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Doughty College Notebook: PH's Stockstill joins impressive class at Roanoke College

Doughty College Notebook: PH's Stockstill joins impressive class at Roanoke College

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Patrick Henry’s John Stockstill (right) plans to attend Roanoke College and join the basketball team.

It was late in John Stockstill’s senior year at Patrick Henry High School before he was certain that he wanted to play basketball in college.

“I wasn’t sure if I wanted to play basketball or just go to the school,” Stockstill said this week. “But when I decided I wanted to play basketball, Roanoke was by far the best option.”

He’ll join an incoming Maroons recruiting class that includes another top player from the Roanoke Valley, Northside guard Kasey Draper.

“I think Draper is a jack of all trades,” Roanoke coach Clay Nunley said Wednesday. “That’s why he has such great potential. He’s extremely versatile.

“I think [Stockstill’s] ability to shoot the ball will kind of separate him, giving him a niche as a player at our level.”

Stockstill has been a three-sport standout at Patrick Henry, where he is playing baseball this spring and was on the PH golf team last fall.

“When I went to visit Roanoke, Coach Nunley was such a personable guy,” Stockstill said. “I can’t wait to play under him and learn from him.”

Stockstill’s grandfather, Leigh, was a standout for Ohio Wesleyan in the 1950s. Nicknamed “The Stork,” Dr. Leigh Stockstill was the scourge of the downtown Roanoke YMCA when he wasn’t delivering babies.

“I wouldn’t say ball-handling is my main thing,” the younger Stockstill said. “I definitely want to work on it when I get there. Three-pointers are probably what I’m known for the best.”

The rest of Nunley’s recruiting class includes 6-8 Ethan Rohan from the Miller School outside Charlottesville, 6-7 Adyn Kirby from Oceanside Collegiate in South Carolina and 6-foot Efosa Edosomwan from Charlotte Christian, alma mater of NBA star Steph Curry.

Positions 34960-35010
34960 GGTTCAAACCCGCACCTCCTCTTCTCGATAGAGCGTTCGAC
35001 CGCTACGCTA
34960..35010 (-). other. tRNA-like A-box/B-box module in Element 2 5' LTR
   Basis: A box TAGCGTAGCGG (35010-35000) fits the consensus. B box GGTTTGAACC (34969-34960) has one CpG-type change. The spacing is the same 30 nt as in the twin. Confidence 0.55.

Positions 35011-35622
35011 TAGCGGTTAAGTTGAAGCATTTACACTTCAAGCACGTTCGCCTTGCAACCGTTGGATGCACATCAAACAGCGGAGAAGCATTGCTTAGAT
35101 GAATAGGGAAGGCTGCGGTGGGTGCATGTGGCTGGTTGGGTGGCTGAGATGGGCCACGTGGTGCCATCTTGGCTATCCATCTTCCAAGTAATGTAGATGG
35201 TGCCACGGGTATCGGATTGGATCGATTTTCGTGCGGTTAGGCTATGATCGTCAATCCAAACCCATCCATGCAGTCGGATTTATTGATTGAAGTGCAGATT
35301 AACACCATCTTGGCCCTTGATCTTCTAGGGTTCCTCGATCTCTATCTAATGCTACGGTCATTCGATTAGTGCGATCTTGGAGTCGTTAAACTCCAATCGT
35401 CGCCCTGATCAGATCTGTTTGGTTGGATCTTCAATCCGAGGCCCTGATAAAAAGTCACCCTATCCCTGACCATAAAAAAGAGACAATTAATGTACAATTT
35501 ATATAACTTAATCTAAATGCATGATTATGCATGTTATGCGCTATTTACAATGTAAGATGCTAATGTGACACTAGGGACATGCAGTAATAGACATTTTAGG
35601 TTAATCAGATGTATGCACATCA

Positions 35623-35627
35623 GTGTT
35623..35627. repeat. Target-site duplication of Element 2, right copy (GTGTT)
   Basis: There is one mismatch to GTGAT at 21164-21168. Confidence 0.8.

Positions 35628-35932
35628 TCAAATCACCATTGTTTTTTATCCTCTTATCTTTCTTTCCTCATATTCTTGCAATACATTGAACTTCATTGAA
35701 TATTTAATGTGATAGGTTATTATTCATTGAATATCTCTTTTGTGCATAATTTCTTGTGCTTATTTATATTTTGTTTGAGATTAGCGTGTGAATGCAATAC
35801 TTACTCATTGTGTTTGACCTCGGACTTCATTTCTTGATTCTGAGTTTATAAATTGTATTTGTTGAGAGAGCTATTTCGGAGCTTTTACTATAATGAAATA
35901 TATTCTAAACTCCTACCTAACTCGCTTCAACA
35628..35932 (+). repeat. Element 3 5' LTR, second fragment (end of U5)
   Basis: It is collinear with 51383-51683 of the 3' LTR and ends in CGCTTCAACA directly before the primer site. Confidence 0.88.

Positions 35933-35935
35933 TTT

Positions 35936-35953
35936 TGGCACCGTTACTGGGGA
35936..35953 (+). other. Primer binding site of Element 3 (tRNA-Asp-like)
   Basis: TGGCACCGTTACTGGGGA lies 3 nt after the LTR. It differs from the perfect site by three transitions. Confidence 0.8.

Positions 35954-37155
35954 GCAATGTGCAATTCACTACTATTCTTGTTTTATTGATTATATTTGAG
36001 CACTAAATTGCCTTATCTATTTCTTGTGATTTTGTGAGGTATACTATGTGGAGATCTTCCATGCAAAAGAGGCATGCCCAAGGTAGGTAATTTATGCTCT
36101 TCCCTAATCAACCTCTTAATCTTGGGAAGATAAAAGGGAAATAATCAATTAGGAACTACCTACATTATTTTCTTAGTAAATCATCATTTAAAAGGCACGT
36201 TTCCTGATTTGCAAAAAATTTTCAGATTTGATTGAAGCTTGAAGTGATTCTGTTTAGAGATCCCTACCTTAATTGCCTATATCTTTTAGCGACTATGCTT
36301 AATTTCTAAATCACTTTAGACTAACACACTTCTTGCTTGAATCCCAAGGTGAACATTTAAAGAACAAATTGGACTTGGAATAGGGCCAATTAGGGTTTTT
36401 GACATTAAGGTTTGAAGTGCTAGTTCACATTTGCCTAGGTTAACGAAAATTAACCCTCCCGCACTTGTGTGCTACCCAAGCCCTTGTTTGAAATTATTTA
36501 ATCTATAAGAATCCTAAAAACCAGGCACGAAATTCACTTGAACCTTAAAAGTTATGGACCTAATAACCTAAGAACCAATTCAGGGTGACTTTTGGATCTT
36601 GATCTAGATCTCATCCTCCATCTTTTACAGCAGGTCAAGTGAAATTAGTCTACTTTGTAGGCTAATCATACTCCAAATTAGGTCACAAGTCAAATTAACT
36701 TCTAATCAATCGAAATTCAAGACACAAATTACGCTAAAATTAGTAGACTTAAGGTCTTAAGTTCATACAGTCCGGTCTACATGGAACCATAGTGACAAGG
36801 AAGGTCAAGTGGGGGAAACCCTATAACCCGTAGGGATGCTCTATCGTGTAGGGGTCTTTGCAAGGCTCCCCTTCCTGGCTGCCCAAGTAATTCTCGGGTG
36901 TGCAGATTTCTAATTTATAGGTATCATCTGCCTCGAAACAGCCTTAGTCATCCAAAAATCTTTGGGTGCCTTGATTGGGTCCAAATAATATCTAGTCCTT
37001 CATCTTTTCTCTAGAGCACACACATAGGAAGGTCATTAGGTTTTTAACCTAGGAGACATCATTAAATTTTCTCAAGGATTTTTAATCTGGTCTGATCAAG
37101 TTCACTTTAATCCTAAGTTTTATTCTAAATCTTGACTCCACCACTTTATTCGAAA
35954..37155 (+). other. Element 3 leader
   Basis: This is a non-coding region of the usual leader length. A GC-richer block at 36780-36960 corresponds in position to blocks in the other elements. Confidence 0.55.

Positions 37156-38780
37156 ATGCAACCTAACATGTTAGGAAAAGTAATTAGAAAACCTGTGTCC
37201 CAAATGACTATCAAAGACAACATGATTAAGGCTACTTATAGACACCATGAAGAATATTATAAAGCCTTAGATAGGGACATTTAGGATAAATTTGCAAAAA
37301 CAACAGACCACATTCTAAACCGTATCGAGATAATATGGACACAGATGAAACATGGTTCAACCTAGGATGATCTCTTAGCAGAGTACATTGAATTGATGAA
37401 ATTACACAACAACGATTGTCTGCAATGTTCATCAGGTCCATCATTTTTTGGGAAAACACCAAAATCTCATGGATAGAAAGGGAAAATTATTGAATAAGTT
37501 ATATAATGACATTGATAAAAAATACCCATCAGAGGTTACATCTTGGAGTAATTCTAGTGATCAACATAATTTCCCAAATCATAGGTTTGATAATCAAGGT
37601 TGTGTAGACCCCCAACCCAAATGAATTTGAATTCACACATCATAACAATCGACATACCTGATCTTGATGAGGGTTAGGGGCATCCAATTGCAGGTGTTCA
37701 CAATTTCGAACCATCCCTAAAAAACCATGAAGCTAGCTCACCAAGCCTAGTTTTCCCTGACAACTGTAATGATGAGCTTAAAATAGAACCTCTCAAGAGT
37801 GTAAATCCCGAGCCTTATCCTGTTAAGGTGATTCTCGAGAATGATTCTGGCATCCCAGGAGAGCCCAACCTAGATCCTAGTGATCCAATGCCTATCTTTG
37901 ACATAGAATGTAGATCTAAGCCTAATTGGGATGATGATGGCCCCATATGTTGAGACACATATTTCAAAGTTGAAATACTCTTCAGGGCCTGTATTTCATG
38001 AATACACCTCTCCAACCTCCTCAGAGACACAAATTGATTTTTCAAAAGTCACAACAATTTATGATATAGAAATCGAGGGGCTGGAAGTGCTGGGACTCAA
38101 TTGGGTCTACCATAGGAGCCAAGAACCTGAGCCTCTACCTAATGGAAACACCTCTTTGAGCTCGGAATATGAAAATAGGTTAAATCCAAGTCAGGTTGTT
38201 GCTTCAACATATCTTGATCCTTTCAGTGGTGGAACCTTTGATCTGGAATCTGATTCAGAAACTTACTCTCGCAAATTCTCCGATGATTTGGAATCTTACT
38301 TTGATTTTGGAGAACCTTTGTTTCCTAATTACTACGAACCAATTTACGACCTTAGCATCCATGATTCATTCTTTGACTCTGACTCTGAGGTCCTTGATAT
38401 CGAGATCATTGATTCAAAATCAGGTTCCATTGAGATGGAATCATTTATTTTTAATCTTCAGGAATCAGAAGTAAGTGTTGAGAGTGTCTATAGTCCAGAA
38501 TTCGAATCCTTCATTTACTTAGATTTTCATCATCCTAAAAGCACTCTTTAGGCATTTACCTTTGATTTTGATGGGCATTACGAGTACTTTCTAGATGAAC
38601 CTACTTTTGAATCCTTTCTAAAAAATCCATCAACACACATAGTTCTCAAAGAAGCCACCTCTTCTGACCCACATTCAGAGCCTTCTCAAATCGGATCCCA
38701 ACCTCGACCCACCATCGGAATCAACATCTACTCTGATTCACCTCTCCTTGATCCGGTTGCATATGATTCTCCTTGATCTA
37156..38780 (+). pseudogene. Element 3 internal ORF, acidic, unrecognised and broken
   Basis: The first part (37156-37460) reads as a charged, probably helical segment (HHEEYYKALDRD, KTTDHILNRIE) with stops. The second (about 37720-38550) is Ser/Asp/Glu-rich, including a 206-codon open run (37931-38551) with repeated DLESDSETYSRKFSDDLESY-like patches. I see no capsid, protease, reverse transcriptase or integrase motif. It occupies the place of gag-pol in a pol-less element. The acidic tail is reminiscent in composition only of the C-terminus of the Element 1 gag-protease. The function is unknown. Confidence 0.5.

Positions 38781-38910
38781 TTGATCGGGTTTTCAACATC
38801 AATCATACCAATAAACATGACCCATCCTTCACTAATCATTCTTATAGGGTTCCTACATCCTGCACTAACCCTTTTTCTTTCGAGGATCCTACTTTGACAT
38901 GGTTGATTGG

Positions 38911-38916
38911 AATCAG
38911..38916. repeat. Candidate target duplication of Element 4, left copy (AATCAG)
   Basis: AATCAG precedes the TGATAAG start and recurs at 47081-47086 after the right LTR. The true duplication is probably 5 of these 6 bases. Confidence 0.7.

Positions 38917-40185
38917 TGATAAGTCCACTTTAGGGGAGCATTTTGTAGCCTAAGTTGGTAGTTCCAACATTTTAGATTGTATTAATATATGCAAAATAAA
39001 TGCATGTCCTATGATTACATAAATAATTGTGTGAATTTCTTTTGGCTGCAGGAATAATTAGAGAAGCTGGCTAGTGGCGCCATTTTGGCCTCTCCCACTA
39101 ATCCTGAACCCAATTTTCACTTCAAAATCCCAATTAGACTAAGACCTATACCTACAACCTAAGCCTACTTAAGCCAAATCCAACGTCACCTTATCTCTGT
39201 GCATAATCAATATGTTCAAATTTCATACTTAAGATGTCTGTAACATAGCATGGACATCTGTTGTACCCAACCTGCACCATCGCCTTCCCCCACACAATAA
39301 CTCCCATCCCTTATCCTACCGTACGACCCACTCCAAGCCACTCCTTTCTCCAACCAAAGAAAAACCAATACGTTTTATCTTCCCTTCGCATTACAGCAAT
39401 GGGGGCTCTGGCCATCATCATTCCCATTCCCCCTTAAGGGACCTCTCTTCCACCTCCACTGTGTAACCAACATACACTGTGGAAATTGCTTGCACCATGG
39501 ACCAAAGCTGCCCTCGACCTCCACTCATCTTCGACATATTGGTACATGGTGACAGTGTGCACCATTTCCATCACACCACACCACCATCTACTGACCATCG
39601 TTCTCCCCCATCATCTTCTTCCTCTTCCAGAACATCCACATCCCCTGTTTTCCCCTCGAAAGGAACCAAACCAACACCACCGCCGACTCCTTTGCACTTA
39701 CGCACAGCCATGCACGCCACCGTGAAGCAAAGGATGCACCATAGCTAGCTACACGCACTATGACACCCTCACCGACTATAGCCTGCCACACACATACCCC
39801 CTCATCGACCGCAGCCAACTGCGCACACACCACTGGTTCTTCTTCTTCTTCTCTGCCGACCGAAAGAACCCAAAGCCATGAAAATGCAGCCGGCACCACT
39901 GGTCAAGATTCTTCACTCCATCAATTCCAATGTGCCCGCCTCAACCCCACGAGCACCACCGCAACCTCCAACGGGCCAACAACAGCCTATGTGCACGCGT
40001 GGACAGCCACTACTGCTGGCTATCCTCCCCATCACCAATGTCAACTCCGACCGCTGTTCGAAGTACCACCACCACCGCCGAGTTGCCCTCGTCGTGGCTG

Headed to Charlottesville this weekend, according to numerous reports, are would-be transfers from Marquette, Sam and Joey Hauser. The Hauser brothers already have been to Wisconsin and are scheduled to go to Michigan State next week.

Indiana has been eliminated by the Hauser brothers, who hail from Stevens Point, Wisconsin, also the hometown of Virginia coach Tony Bennett. UVa is also waiting on an announcement scheduled for Friday from 6-6 Johnny Juzang from Los Angeles.

Juzang, whose older brother plays for Harvard, was on schedule to graduate in 2020 before reclassifying. His finalists are Kentucky, UVa, Oregon and Kansas.

At issue is whether the Cavaliers will run out of scholarships, particularly if Mamadi Diakite returns.

Diakite was invited to the G-League camp but was passed over for a 66-player NBA Combine that includes teammates De’Andre Hunter, Ty Jerome and Kyle Guy.

Moving on

  • Miami’s depth-shy men’s basketball program has added Nysier Brooks, a 6-foot-11 post player who averaged 8.1 points and 6.3 rebounds as a junior at Cincinnati this past season. Brooks, who will be required to sit out the 2019-20 season, started all 35 games for the Bearcats (28-7) and had a team-leading 51 blocked shots.
  • N.C. State has added a graduate transfer, 6-10 Danny Dixon from Missouri-Kansas City. Dixon began his college career at George Mason.
  • Jarred Reuter, who began his career at UVa before transferring to George Mason, has one season of remaining eligibility but is not listed on the Patriots’ 2019-20 roster. Various sites are reporting that Reuter plans to turn pro.


Newly named North Carolina State athletic director Boo Corrigan stood in for his father, Gene, who had suffered a stroke and was unable to attend his induction into the North Carolina Sports Hall of Fame.

In addition to his 10 years as ACC commissioner, 1987-97, Gene Corrigan was the AD at Washington and Lee, Virginia and Notre Dame.


New Virginia Tech men’s basketball coach Mike Young will make his first appearance before the Roanoke Valley Sports Club on June 18 at the Salem Civic Center.

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Doug Doughty is in his 44th year at the Roanoke Times, having produced an estimated 10,000 by-lines, a majority of them on University of Virginia athletics.

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